Director – Maung Sun – 2020 – Burma – 98m
The progress of a first time film director from whose production money seems to flee like a four-legged animal – in cinemas as part of the BFI London Film Festival 2021 from Wednesday, October 6th
An hilarious opening confronts film director Wai Bhone (Okkar (Dat Khe)) with the man from the Burmese censorship office, a bureaucrat with little sense of storytelling beyond the prohibitive. Lots of people are smoking. Could he tone down that word to furthermucker? Cut down the drinking scenes. We cannot let criminals escape. What is the point of this film? Then there are street scenes bursting into colour. All of this makes it into the attractive trailer.
On the set of his film, Wai is confronted by an actress who hasn’t learned her lines properly, so she’s reading them off her hand. Then there’s a location where a guard hasn’t turned up with the key to admit him and his crew. So he climbs over the wall with the camera only to get shut down by another guard. And his overly careless brother-in-law Zaw Wyint (Ko Thu) talks him into letting him appear in the film only to damage the camera when Zaw gets overenthusiastic about shooting a stunt.
This gets him into trouble with his money-grubbing producer. Who is far more interested in sleeping with the leading actress.
Bhone’s wife Seazir (Khin Khin Hsu), meanwhile, is struggling to pay the rent on his pitiful earnings and loses her job at the local bank when there’s a run on its money. Seeing an opportunity to dig themselves out of a financial hole, Wai and Zaw rob the bank, but Zaw hits a bank employee a little too hard on the head and there’s a lot of blood. Later, an accident leaves him with memory loss and he can’t remember where he his the bag of money.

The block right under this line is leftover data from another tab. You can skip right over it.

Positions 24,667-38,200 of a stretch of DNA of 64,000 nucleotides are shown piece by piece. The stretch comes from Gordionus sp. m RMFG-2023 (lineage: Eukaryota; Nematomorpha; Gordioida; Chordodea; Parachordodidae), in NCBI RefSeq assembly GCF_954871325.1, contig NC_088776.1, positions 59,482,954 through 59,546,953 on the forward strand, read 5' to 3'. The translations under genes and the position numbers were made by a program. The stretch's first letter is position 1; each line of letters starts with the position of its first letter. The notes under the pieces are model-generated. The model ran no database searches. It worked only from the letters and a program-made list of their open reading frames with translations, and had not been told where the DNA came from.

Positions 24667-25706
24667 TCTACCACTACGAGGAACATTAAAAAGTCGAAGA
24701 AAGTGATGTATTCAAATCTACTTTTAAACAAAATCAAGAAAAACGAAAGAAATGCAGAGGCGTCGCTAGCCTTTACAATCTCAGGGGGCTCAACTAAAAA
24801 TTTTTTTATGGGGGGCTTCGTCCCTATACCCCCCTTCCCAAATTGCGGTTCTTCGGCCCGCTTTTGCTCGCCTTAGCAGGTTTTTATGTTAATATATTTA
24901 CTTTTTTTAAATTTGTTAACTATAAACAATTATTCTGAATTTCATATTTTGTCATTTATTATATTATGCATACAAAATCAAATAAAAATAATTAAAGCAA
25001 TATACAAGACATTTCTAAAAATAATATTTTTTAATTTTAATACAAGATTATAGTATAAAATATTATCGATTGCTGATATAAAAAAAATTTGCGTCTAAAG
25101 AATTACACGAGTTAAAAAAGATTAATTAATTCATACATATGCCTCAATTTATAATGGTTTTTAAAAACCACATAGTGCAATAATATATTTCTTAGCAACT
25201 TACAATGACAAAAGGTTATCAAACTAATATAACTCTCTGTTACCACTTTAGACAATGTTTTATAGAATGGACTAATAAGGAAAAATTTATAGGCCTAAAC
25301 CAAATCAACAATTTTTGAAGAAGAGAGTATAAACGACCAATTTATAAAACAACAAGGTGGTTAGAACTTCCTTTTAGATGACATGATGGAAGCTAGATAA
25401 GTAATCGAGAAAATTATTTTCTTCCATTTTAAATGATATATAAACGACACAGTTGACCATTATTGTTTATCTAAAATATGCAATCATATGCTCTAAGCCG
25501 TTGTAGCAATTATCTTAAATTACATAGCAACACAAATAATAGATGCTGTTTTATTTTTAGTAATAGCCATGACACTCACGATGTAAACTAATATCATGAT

All the elements are here for a really strong comedy caper, while the narrative and characters are believable enough. The story suggests a culture where everyone is struggling to get ahead while those at the top of the pile are raking in the money at the expense of everyone else, though it’s hard to tell whether that’s anything more than an homage to crime movies.
However, neither script nor shooting are as inventive as they might be and the film never rises above the average. One incidental moment in it is truly captivating though – when Seazir on her balcony buys a bag of Hot Boiled Pea from a street seller and winches it up on a little hook.
Money Has Four Legs is out in cinemas in the UK as part of the BFI London Film Festival 2021 from Wednesday, October 6th.